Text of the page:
When should I get a bike fit?
The best time to get a bike fit is just before you purchase a brand new bike. You can get a fit done anytime you want with your existing bike but I would not recommend doing it just before a big ride or race. It can take your body a few hundred miles to get use to the changes. A safe schedule would be to have your bike fit done 3 months in advance of an important ride or race.
Where can a bike fit help me the most?
It depends on what you want to focus on. If you want to become faster, more efficient or deal with a nagging physical problem such as an achy back, IT Band Syndrome or cyclists palsy (Numb Hands). I would split the difference and look to optimize performance with out compromising comfort. If you are about to give up on cycling due to a nagging injury than work with a fitter that either has a physical therapist on staff or partners with one to not only discover what is causing the problem but give you the necessary work outs to rehab the problem.
How does a bike fit get performed?
Bike fits may start out doors where a bike fitter will watch you ride. They will look at your pedaling technique, posture and how you navigate corners and hills. More often than not the bike fitter will put your bike onto a trainer or an ergometer or have you climb aboard a dedicated stationary bike designed for fitting. Your pedaling technique will be monitored again. You may even be video taped and data captured on cadence, left and right leg dominance, power, heart rate and speed. This information will be used through out testing to quantify changes in performance.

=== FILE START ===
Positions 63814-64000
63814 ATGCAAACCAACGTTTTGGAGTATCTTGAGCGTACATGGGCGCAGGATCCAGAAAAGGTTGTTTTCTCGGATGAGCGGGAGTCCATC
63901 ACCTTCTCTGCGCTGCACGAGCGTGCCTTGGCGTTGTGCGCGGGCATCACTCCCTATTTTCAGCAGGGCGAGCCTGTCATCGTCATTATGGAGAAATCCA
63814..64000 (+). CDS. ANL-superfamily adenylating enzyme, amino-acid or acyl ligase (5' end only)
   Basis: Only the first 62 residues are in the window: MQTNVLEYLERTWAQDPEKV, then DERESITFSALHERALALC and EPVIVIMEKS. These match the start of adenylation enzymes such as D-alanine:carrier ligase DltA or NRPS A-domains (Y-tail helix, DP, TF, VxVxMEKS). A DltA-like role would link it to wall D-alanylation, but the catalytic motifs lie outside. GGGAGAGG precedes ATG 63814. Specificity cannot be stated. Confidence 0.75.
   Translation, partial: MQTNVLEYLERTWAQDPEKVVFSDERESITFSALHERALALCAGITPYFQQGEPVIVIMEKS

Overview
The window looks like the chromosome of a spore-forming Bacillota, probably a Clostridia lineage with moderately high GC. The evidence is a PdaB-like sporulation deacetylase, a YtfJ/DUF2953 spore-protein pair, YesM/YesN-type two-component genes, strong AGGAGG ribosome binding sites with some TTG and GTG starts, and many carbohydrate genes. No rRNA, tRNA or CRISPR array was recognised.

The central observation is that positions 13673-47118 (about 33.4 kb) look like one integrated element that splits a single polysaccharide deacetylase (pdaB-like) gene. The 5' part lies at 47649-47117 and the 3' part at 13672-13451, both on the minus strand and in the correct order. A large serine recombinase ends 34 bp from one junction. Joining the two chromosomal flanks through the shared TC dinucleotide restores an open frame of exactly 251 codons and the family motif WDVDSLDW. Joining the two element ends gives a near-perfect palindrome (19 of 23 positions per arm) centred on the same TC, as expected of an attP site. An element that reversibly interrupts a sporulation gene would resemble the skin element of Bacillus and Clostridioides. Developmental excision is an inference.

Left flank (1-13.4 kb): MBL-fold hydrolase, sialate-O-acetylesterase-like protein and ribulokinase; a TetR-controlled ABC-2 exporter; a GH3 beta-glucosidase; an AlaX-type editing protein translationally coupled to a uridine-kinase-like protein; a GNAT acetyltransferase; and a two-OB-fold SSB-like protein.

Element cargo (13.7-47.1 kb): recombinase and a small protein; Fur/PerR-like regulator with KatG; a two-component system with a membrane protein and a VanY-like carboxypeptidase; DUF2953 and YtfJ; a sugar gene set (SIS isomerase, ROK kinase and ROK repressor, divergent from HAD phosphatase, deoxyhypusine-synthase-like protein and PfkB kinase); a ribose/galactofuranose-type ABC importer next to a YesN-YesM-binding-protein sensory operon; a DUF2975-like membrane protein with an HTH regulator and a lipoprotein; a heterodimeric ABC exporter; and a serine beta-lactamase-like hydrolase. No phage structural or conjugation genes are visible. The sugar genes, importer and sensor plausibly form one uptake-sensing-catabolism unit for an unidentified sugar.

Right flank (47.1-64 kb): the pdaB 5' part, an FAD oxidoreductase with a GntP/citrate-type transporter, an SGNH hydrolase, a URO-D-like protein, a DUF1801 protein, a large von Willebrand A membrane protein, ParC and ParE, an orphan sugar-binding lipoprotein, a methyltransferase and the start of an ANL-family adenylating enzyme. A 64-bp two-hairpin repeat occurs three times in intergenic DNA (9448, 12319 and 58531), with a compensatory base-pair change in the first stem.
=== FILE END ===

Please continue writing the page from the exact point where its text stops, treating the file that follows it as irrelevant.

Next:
The fitter through experience, various measurements and performance data will potentially change the following:
• Saddle height
• Fore and aft position of your saddle
• Saddle level
• Cleat position
• Position of break levers
• Change the width of the handlebars
• Change stem length and or rise.
Fitters may also make additional adjustments and suggestions based on their experience and the data collected such as:
• Moldable foot beds for shoes
• Changes in pedals or crank lengths
• Changes in bar tape
• In extreme cases may recommend a new smaller or larger bike frame
Fitters will also make suggestions on how to improve your performance through their experienced observations and the data they have collected. I know some of this sounds subjective and expensive and some of it is but much of it is based on the science of biomechanics.